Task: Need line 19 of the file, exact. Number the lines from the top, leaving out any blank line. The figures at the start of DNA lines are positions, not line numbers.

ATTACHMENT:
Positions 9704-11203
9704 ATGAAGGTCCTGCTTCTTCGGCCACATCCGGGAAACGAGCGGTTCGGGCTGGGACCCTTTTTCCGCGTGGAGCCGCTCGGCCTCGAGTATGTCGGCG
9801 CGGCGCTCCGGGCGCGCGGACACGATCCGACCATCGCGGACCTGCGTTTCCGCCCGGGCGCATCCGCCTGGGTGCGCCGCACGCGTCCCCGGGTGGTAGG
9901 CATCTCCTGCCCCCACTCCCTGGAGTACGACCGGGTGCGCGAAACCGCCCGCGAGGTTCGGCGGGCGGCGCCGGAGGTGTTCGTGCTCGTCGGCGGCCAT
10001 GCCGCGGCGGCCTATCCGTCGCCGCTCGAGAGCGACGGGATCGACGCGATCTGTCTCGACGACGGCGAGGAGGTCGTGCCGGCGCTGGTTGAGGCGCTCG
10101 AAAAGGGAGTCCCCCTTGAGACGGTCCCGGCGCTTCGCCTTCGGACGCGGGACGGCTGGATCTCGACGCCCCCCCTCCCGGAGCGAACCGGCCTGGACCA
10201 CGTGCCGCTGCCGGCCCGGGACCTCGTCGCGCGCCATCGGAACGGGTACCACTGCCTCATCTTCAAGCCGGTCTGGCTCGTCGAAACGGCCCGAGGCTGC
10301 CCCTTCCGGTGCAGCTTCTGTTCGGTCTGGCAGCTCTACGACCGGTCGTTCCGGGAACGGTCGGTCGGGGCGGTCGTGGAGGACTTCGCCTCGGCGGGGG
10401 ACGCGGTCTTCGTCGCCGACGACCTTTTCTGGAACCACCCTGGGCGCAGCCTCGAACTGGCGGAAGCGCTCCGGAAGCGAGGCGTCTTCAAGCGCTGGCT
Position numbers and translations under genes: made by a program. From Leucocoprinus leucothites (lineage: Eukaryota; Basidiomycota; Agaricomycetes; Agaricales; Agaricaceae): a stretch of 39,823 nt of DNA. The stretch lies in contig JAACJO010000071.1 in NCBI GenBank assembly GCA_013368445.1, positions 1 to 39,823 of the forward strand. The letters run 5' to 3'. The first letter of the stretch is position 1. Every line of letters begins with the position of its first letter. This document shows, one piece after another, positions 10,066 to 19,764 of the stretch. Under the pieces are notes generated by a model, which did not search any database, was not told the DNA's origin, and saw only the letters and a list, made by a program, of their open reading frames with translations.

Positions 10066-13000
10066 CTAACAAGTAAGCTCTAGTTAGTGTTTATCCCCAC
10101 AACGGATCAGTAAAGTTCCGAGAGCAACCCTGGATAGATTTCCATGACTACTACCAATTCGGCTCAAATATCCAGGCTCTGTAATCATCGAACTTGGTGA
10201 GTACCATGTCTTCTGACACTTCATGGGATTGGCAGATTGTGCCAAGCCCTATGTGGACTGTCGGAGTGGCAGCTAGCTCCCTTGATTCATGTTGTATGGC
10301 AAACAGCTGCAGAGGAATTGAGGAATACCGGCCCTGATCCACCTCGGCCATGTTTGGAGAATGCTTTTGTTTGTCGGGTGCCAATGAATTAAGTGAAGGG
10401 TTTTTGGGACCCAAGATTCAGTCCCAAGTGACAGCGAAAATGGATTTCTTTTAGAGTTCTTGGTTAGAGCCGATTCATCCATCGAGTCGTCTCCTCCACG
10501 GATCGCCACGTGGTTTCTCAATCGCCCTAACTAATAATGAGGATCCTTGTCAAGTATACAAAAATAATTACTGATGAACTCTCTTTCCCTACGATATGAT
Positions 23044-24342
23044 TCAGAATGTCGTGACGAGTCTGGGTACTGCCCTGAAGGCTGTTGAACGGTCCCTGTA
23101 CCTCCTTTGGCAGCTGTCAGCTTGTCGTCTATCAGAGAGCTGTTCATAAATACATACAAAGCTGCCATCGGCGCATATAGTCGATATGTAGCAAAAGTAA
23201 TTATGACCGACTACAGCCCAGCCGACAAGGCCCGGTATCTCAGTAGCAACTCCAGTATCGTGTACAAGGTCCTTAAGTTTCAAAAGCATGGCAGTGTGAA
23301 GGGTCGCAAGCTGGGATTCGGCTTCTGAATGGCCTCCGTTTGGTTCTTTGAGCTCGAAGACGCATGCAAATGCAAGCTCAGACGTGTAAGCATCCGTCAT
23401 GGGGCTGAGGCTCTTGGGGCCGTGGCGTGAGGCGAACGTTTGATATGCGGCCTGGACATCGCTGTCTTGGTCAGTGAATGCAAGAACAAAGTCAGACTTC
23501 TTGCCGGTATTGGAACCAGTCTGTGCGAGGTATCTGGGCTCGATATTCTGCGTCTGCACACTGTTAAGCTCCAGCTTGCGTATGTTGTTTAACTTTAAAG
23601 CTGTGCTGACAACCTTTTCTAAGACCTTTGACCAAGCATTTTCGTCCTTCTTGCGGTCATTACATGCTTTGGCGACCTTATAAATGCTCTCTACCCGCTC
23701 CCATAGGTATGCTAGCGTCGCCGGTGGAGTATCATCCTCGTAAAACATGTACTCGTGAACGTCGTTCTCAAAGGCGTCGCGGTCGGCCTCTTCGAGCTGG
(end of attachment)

23044 TCAGAATGTCGTGACGAGTCTGGGTACTGCCCTGAAGGCTGTTGAACGGTCCCTGTA